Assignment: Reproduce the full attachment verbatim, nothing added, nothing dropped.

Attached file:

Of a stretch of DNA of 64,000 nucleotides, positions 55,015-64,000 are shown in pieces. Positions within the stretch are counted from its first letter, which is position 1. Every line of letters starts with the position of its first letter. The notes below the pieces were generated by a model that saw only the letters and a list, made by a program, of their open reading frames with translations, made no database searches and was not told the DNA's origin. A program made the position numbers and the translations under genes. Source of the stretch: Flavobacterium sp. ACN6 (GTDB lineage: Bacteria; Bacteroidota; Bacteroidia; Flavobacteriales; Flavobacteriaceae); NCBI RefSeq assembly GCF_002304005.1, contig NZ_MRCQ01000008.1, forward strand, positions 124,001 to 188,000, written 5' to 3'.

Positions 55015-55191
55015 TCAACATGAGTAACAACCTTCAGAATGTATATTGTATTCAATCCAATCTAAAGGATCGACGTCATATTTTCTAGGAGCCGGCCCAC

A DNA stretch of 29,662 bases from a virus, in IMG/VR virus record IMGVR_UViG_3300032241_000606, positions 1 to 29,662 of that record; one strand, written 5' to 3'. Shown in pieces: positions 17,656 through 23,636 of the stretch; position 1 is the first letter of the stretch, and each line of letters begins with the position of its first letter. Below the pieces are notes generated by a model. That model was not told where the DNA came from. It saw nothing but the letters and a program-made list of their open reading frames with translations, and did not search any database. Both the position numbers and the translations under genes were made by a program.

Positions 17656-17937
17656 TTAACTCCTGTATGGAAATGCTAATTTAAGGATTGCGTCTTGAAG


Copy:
Of a stretch of DNA of 64,000 nucleotides, positions 55,015-64,000 are shown in pieces. Positions within the stretch are counted from its first letter, which is position 1. Every line of letters starts with the position of its first letter. The notes below the pieces were generated by a model that saw only the letters and a list, made by a program, of their open reading frames with translations, made no database searches and was not told the DNA's origin. A program made the position numbers and the translations under genes. Source of the stretch: Flavobacterium sp. ACN6 (GTDB lineage: Bacteria; Bacteroidota; Bacteroidia; Flavobacteriales; Flavobacteriaceae); NCBI RefSeq assembly GCF_002304005.1, contig NZ_MRCQ01000008.1, forward strand, positions 124,001 to 188,000, written 5' to 3'.

Positions 55015-55191
55015 TCAACATGAGTAACAACCTTCAGAATGTATATTGTATTCAATCCAATCTAAAGGATCGACGTCATATTTTCTAGGAGCCGGCCCAC

A DNA stretch of 29,662 bases from a virus, in IMG/VR virus record IMGVR_UViG_3300032241_000606, positions 1 to 29,662 of that record; one strand, written 5' to 3'. Shown in pieces: positions 17,656 through 23,636 of the stretch; position 1 is the first letter of the stretch, and each line of letters begins with the position of its first letter. Below the pieces are notes generated by a model. That model was not told where the DNA came from. It saw nothing but the letters and a program-made list of their open reading frames with translations, and did not search any database. Both the position numbers and the translations under genes were made by a program.

Positions 17656-17937
17656 TTAACTCCTGTATGGAAATGCTAATTTAAGGATTGCGTCTTGAAG